In the region between 600 and 2000 cm−1, the dyes have several common absorption bands. One of them at 620 cm−1, of bending of SO3, together with another one at 1140 cm−1, of stretching of bond S─O, confirms the desulfonation of the compounds during ozonation. Also, a band at 1050 cm−1, of stretching of C─O bond, and a band located at 1400 cm−1, of COO─ ion stretching, confirm the formation of organic acids. Additionally, the dyes have absorption at 1500 cm−1, corresponding to NO2 formation, and at 1620 cm−1, which indicates the formation of secondary amines.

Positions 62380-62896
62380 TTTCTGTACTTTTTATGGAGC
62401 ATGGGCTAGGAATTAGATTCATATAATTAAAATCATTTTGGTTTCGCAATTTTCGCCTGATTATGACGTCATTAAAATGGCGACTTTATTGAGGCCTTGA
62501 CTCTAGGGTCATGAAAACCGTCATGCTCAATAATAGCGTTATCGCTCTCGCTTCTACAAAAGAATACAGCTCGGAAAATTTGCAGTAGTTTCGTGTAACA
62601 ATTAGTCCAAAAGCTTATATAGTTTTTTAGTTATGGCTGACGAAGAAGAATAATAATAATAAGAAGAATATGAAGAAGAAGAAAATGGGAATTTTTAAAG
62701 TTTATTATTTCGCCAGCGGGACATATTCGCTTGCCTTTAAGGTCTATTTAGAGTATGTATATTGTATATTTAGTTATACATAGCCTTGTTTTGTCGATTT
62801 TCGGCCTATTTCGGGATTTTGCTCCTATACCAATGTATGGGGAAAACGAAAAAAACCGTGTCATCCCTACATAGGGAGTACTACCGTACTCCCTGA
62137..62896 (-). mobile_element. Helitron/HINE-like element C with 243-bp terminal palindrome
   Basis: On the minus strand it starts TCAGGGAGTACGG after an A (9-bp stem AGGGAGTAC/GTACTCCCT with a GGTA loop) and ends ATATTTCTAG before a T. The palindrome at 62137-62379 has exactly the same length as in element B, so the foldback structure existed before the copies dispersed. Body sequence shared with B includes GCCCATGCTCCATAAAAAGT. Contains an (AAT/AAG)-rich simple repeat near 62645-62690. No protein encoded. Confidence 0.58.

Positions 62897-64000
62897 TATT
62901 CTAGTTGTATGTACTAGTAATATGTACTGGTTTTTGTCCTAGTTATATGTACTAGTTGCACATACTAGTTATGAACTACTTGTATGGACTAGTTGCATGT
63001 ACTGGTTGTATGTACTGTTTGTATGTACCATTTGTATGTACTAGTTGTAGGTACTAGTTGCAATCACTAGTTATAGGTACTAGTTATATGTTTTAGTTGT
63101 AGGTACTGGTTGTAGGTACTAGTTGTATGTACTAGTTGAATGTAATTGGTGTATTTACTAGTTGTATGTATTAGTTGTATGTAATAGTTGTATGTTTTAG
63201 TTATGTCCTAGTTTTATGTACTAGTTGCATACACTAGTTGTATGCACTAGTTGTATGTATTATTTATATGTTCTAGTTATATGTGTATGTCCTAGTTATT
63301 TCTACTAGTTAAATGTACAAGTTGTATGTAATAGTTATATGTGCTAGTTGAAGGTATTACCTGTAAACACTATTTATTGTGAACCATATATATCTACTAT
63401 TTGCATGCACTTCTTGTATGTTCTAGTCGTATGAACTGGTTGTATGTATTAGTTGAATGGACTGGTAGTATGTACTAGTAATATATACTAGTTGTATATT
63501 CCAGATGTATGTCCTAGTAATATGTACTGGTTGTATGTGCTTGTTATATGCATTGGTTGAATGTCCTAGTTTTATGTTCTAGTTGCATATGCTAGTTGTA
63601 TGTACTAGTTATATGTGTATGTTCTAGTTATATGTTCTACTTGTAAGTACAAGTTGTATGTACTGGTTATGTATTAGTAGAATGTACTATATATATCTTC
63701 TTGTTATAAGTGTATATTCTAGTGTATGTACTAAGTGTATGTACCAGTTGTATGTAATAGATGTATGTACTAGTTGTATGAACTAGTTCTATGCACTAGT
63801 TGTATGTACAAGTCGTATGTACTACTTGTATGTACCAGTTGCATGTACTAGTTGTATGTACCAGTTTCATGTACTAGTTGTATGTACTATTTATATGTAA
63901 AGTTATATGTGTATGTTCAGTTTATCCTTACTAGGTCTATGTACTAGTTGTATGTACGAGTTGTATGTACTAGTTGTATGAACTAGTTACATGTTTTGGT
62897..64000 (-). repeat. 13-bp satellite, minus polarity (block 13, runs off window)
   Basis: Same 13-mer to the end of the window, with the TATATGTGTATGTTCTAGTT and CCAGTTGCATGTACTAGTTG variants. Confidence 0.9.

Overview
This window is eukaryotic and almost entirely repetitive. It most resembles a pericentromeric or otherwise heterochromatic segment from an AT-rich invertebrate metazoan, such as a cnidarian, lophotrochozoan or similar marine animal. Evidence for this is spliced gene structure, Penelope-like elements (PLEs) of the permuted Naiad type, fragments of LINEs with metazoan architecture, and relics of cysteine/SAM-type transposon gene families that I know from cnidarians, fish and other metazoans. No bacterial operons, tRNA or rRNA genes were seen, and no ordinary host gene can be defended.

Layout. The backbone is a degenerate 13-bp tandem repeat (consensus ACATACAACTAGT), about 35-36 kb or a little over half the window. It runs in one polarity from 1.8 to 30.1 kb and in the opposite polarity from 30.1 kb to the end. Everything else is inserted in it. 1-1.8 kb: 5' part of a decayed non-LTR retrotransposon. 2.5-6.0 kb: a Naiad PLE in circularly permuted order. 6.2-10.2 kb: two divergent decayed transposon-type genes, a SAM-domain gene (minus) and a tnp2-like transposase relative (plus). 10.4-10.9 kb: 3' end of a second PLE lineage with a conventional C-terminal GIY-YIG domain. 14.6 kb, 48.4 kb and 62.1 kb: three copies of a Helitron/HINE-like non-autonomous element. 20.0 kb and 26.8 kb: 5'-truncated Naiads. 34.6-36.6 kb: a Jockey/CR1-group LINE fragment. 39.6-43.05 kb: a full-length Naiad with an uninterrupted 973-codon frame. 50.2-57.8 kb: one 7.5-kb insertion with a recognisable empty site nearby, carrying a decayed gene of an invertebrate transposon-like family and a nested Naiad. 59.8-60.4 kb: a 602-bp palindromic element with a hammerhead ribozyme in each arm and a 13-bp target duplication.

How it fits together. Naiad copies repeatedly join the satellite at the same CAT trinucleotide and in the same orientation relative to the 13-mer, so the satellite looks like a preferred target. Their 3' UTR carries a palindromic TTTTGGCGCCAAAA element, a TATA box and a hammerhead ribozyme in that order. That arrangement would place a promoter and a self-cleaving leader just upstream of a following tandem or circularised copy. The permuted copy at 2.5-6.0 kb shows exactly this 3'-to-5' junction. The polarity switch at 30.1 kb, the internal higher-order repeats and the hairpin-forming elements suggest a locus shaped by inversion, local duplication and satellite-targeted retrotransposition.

RR141 show absorption at 760 and 1720 cm−1. The first one corresponds to vibrations of the aromatic ring, while that of 1720 corresponds to the vibration of the -COOH group and indicates the formation of carboxylic acids. Figure 17 shows region between 600 and 2000 cm−1 for RR141 [15].

Figure 17.

Variation of the FTIR spectrum of RR141 during ozonation, between 600 and 2000 cm−1.


4. Conclusions

According to the results, we can conclude the following:

  1. The discoloration of the model solutions of RB160 and RR141 dyes by ozonation is carried out during the first 30 min of treatment.

  2. The rate of the ozonation reaction for the dyes is different and depends mainly on the chemical structure of the dye used, the initial concentration of this, and other factors, such as the dyeing auxiliaries.

  3. In addition to the discoloration, it is possible to decompose the intermediates present in the water, until obtaining biodegradable and nontoxic compounds such as organic acids, if the ozonation time is prolonged.